Monday, September 17, 2012
I used to get a chuckle out of letters from disgruntled older alumni published in the Princeton Alumni Weekly several decades ago, whether it was over the advent of co-education, lack of mandatory chapel, or some other change in a university tradition. Now that I am approaching my mid-50s, I find that I have at least a nit to pick with President Tilghman, and part of her speech during Opening Exercises on September 9.
As summarized in the News at Princeton from the Tiger E-News that hit my inbox today, under the headline "At Opening Exercises, Tilghman asks new students to 'occupy' Princeton," President Shirley Tilghman cited the Occupy movement in an effort to get students to think beyond themselves:
Finally, Tilghman turned to the Occupy movement that began last September in Zuccotti Park near Wall Street in New York City. Just as the protesters drew attention to the gap between the top 1 percent and the bottom 99 percent in income, Tilghman suggested that there is a similar gap in opportunity. She asked the new students to recognize that now, in joining the Princeton community, they are becoming part of the 1 percent in terms of future opportunity, irrespective of their backgrounds. In acknowledging that such a privilege carries broad responsibilities, Tilghman urged them to conduct themselves with the protesters' spirit and to embrace the University's informal motto of "Princeton in the Nation's Service and in the Service of All Nations."Let's set aside that a number of Wall Street people currently serve as Trustees at Princeton, and that obviously Princeton fund raising targets the 1% who can provide the large gifts necessary for success of programs such as Aspire over the last five years, so there is a degree of intellectual inconsistency in President Tilghman casting Occupy in any positive light. I am greatly in favor of including a "with great power/privilege comes great responsibility" section in a speech to students, and I understand that such a lesson should go beyond the concept of noblesse oblige that might have been taught several generations ago. I would simply expect President Tilghman to draw on an inspiration other than the Occupy movement, given all of the negative activities associated with the Occupiers (yes, the link goes to the righty National Review, but the links within that compendium are largely non-partisan news stories).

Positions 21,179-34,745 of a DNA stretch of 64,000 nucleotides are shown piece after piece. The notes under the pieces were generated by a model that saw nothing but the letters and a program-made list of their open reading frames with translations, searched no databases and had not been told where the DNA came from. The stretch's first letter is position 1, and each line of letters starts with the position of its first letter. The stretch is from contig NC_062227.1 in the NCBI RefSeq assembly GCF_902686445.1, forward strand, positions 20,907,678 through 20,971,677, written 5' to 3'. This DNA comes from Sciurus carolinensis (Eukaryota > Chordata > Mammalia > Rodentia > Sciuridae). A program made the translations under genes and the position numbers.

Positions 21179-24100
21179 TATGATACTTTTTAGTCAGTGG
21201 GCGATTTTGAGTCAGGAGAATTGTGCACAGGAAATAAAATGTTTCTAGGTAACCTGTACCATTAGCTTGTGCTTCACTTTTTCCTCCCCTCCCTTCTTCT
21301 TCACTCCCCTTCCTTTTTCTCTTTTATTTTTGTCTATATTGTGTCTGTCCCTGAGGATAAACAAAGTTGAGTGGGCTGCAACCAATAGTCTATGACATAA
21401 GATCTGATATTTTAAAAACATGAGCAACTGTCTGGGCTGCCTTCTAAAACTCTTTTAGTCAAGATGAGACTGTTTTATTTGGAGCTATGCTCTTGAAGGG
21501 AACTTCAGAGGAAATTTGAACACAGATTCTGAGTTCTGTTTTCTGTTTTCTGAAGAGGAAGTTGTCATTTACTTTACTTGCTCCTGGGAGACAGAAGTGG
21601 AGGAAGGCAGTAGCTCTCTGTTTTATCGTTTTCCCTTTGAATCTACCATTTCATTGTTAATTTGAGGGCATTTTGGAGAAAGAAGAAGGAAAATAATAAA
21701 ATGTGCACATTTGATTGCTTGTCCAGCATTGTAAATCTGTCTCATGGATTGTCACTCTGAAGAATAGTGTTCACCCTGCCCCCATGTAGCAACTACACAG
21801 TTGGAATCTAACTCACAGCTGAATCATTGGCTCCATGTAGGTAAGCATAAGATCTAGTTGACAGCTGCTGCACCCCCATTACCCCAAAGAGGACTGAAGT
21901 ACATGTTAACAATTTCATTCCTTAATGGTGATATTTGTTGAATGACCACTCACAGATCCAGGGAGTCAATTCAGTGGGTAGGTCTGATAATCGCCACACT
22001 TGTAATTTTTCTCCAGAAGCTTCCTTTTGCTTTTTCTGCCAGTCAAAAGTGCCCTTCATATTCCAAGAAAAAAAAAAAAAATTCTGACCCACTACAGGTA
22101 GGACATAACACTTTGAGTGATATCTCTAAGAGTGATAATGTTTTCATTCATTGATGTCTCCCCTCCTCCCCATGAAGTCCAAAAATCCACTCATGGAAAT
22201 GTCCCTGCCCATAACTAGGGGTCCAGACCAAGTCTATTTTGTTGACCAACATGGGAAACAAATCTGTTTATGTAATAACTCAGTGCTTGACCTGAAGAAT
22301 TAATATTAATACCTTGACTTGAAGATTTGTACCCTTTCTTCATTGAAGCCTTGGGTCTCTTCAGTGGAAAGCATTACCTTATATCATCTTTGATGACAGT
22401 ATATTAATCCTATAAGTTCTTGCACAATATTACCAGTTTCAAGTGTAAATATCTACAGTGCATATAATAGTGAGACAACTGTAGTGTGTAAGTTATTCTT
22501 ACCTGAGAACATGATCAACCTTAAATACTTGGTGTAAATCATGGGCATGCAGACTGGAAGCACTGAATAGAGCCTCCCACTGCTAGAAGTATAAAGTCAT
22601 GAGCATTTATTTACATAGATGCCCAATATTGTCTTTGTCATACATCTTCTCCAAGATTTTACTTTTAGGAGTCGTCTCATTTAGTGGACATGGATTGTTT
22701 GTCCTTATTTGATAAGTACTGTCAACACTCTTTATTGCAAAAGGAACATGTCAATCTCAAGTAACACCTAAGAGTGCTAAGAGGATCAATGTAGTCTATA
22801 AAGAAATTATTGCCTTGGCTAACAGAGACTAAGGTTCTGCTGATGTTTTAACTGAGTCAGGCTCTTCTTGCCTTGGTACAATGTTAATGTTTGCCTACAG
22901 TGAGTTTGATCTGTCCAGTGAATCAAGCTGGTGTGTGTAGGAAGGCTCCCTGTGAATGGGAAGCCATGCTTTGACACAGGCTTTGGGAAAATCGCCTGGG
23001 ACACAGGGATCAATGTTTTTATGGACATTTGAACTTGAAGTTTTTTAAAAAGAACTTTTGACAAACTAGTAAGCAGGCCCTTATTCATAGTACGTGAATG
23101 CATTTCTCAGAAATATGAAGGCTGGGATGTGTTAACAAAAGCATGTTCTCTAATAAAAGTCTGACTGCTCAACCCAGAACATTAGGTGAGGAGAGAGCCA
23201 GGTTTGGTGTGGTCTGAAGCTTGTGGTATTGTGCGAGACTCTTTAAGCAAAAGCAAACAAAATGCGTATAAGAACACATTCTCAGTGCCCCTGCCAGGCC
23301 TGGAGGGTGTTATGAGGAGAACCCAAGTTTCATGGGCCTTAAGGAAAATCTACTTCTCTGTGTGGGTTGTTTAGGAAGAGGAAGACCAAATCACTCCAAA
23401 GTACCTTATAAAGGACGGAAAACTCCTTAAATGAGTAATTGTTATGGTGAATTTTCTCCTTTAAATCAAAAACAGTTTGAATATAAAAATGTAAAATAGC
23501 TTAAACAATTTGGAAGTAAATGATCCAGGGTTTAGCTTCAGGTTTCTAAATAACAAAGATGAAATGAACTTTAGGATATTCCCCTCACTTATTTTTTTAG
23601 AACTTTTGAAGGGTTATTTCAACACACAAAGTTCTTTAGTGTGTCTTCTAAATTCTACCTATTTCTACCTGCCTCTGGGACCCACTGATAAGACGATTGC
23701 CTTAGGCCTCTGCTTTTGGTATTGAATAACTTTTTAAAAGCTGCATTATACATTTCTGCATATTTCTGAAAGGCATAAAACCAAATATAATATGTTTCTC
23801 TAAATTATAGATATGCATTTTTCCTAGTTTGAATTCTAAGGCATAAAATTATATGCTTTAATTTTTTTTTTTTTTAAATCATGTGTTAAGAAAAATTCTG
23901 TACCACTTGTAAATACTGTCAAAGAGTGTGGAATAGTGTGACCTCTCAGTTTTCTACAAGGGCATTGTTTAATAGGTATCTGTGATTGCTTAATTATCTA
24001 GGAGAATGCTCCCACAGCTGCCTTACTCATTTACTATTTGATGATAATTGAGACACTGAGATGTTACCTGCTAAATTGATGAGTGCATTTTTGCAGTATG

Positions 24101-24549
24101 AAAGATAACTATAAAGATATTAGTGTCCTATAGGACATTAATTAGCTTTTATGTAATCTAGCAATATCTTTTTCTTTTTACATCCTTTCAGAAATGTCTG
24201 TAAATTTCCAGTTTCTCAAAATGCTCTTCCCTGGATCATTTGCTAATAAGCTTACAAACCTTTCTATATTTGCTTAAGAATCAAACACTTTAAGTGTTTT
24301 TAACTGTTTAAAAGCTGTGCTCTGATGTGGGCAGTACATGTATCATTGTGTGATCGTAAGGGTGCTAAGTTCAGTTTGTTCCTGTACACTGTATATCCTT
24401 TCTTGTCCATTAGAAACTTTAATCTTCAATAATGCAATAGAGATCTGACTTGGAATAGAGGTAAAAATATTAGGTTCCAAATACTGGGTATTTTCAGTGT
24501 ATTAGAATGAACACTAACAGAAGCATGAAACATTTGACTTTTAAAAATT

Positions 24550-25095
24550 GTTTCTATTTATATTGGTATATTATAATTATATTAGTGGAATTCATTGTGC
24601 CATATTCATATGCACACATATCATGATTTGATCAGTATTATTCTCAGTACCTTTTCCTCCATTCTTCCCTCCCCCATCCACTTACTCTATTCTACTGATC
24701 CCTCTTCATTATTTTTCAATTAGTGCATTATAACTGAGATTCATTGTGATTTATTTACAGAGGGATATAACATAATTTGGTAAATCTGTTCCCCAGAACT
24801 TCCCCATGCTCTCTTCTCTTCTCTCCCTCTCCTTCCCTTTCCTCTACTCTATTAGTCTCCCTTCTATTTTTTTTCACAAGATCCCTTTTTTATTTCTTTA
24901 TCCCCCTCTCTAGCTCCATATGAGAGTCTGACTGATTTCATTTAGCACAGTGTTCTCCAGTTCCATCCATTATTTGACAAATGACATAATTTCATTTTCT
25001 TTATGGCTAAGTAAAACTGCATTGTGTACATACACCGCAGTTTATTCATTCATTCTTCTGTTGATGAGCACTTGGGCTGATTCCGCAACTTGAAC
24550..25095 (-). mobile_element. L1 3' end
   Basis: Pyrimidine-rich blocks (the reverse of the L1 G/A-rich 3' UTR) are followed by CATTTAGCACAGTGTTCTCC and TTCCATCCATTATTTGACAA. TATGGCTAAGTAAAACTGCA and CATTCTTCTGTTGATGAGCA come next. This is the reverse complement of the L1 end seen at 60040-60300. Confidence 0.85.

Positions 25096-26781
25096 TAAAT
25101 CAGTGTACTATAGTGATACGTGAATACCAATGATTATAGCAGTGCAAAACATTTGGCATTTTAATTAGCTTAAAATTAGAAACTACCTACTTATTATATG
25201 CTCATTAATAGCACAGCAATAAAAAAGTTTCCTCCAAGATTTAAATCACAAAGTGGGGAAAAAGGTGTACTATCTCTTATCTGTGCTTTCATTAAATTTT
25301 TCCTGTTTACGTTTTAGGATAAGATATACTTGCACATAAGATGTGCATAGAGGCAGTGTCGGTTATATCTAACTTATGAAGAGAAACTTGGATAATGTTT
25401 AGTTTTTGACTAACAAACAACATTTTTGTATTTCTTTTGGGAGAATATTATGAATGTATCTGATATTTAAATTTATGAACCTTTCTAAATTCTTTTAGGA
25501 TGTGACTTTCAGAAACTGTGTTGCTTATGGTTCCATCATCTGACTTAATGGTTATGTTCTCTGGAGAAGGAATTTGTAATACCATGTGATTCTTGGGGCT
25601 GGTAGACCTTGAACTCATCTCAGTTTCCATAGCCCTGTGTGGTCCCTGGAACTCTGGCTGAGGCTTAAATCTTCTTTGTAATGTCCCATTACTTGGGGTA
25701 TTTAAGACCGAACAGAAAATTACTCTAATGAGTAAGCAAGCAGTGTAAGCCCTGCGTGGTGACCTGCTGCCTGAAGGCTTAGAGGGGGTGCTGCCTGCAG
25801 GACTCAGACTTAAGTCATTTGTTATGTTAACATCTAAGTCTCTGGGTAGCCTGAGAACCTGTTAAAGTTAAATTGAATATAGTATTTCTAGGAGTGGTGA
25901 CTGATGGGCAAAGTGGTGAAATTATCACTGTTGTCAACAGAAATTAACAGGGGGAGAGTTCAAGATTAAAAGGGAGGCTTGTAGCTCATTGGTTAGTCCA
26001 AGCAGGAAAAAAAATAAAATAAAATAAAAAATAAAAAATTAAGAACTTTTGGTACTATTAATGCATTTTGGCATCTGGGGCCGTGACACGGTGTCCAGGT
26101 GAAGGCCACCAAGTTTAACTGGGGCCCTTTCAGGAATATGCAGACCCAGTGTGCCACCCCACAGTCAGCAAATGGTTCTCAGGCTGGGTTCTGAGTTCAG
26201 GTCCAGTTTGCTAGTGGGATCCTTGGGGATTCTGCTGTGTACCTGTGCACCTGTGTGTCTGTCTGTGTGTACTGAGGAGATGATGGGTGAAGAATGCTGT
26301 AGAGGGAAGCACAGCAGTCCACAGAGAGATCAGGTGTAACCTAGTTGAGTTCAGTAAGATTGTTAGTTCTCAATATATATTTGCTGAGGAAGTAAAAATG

If I was giving a speech at West Point, and wanted to stress the importance of discipline and order within the military, I would not say, "I urge you to draw on the spirit of the SS and prepare yourself to follow orders which you may not fully understand." That is, I would not be like the character John Gill in the Star Trek TV episode "Patterns of Force" and draw any positive lessons from any part of Nazi Germany (his dying words, "It was the most efficient system of government ever devised").
I don't think that the vast majority of Occupiers should be compared with Nazis or other criminals -- most Occupiers are probably nice, non-violent people who are deeply troubled by income inequality occurring in a constitutional republic, or the inequality of outcomes in general. I just think that using either Luke 12:48 (in an ecumenical sense) or the first Spider-Man movie would be a cleaner way of delivering the same message that President Tilghman was trying to send. Let's leave the Occupy movement out of it.